“Even before the Women’s March, there was a sense of rising aggravation,” says Brown. “I got a boiling sense that women were feeling stalled, angry. As we come into the 10th anniversary, you see the needle moving. With the Trump win and the Hillary loss, and Me Too and all of these incredible seismic things, we have an explosion of feminism here.”
And it is a cultural shift she believes is here to stay.
“It’s not going away,” says Brown. “Women have been very, very dormant about this, really for too long. That’s what is finally being understood in corporations and government and everywhere, this is not just a moment. We are pushing through that.”
Having spent the last ten years developing a community of passionate feminist participants, Brown says she is now looking to expand the ‘Women In The World’ brand from live events, a newsletter and a website, into other media genres including video content.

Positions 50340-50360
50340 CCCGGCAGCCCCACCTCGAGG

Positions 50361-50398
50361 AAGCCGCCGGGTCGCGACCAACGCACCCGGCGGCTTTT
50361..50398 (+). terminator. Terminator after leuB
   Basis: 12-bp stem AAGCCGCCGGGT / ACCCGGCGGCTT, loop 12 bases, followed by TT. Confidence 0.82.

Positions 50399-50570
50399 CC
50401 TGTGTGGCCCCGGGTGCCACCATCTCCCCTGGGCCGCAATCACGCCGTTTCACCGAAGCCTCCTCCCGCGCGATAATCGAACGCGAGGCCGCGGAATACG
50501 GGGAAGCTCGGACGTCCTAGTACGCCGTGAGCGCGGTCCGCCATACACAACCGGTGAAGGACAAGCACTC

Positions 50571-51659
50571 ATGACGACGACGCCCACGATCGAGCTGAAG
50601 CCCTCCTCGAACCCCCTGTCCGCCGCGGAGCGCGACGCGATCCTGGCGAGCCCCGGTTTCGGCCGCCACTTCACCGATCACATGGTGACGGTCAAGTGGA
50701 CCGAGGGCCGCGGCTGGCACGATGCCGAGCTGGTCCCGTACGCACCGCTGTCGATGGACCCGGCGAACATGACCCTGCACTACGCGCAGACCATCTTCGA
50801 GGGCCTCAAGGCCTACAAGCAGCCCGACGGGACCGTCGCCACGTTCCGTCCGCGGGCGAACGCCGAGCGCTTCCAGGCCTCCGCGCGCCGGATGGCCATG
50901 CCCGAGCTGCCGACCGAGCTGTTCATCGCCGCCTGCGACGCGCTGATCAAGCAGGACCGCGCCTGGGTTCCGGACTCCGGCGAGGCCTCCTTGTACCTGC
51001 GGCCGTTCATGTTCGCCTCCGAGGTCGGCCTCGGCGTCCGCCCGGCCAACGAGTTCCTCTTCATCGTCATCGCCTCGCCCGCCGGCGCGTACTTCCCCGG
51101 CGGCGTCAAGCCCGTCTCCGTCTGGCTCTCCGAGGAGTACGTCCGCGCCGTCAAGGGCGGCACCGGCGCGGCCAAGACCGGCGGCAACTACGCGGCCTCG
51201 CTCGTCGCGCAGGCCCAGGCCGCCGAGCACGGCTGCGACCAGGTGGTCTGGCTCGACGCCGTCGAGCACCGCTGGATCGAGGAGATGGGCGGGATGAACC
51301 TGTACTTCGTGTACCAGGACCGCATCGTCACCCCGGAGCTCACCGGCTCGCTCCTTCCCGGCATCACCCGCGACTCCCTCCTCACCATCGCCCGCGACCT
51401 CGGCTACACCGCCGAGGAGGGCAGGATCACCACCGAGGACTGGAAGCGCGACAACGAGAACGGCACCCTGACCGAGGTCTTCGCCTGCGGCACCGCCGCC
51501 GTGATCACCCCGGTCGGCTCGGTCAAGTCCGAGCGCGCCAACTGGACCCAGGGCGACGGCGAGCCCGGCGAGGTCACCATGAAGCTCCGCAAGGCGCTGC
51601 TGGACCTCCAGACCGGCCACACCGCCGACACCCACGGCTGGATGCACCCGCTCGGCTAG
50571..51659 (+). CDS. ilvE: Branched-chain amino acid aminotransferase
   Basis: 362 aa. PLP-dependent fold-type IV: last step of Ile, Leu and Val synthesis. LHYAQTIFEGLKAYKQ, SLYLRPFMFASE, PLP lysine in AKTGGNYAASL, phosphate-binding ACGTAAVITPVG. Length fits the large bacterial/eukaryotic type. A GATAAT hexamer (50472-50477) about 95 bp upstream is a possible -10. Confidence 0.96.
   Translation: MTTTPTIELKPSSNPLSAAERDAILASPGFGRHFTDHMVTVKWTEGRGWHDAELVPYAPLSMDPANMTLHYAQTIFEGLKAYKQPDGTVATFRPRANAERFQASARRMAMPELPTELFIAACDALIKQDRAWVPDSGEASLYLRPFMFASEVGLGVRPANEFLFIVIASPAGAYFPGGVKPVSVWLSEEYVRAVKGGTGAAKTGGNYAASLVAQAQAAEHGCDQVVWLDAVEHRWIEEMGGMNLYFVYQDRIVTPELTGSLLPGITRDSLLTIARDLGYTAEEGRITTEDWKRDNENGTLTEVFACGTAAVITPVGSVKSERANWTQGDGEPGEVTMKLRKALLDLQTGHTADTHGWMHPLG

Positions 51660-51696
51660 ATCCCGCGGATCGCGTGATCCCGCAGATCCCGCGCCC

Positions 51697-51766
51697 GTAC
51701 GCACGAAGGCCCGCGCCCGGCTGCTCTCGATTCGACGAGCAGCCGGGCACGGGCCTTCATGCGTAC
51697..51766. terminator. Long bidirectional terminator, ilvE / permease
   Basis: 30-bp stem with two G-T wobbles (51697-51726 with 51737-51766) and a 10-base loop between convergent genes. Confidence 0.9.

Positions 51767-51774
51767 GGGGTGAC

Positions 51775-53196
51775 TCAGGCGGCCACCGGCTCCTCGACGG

“We are a very powerful live brand and one of the things that we see is that the more people are addicted to their screens, the more they want to be in live places,” says Brown. “The community we have grown is a really powerful community, so what we do with that community? Do we give them more live content? Do we give them more digital content? We’re in workshop mode about all of that right now.”
I ask Brown if she would consider going back to her roots and pursue a print-publishing strategy. She replies emphatically.
“No, not to print. Screens have won,” says Brown. “I’ll always miss the joy of print because there’s something deeply satisfying about print. It’s also limiting. When I did ‘The Daily Beast’ I became excited by what you could do digitally. I like the speed, I like the instant gratification of seeing something you’ve done out there, I like the response.”
Though she has no plans to return to editing a print publication herself, Brown speaks highly of the new editor of ‘Vanity Fair,’ Radhika Jones. Jones was appointed to the role in 2017, succeeding Graydon Carter who was editor-in-chief of ‘Vanity Fair’ for 25-years after Brown stepped away.